In the May 2017 issue of the AJO-DO , Morris et al evaluated the long-term prevalence of gingival recession after orthodontic treatment. As discussed in the article, periodontal disease and mechanical trauma are believed to be the primary etiologic factors in the development of gingival recession. However, orthodontic therapy may also contribute to gingival recession.
The association between orthodontic treatment and gingival recession is of great interest to the specialty. This is especially true in light of the shift toward a nonextraction, dental-arch expansion approach. For these reasons, the authors chose to study the long-term prevalence of gingival recession after orthodontic tooth movements, focusing on mandibular incisor proclination and maxillary expansion. We appreciate the study but are concerned that the conclusion in the abstract, “orthodontic treatment is not a major risk factor for the development of gingival recession,” is overstated.
One reason for our concern is the potential for selection bias. The study stated, “A retrospective sample of 327 patients from 2 private orthodontic practices in Arlington and Dallas, Tx was evaluated. The selection criteria included records at the beginning of treatment (T1), the end of treatment (T2), and at long-term (at least 2 years after appliances removal) follow-up (T3)”. After application of the selection criteria, 205 patients were included the study. The sample size and long-term records are impressive, but the sample was not random or sequential. One third of the potential sample was lost, and we do not know whether those subjects were similar to or different from the included subjects. We also do not know what other biases may have been introduced by the selection methods.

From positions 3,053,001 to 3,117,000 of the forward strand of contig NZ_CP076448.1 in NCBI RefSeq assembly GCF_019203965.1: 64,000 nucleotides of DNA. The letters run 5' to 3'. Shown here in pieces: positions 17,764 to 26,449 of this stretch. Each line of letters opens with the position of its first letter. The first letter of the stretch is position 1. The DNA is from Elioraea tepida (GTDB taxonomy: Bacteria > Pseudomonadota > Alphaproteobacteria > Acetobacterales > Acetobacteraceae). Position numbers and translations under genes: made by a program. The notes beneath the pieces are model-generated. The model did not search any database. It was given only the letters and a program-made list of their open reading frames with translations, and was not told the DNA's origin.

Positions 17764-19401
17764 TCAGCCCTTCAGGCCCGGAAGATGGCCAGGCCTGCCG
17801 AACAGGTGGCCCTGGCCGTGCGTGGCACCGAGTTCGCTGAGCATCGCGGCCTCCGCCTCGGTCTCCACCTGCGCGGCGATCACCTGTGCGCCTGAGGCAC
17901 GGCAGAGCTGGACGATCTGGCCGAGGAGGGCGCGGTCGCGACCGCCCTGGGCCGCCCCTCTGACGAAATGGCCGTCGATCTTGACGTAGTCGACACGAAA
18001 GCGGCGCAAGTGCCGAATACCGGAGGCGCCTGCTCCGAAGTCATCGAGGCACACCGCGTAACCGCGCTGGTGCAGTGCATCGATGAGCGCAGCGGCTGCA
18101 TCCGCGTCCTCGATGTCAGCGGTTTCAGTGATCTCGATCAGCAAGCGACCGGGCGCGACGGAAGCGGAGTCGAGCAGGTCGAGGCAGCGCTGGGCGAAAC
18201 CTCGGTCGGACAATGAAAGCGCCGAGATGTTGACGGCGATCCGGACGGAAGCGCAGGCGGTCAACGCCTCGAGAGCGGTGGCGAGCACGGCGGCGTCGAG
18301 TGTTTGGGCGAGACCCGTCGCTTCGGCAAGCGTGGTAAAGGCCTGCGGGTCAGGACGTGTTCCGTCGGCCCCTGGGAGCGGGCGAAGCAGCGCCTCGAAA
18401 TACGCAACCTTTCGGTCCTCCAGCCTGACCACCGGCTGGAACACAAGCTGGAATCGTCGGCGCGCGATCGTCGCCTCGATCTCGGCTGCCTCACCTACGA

Second, there are problems with the generalizability of the findings of this study to all orthodontic patients. The patients in this study consisted primarily of adolescents. Additionally, almost 60% of the sample was treated with premolar extractions. The age of these subjects and the high extraction rate are quite different from the demographics of contemporary orthodontic patients. For example, recent estimates are that 27% of orthodontic patients are adults. Furthermore, current extraction rates of about 25% are much lower than the rate reported in the study. Thus, at the very least, the authors’ conclusions must be qualified by the characteristics of the sample, and more research is necessary before we can make the broad claim that there is no relationship between orthodontic treatment and long-term gingival recession.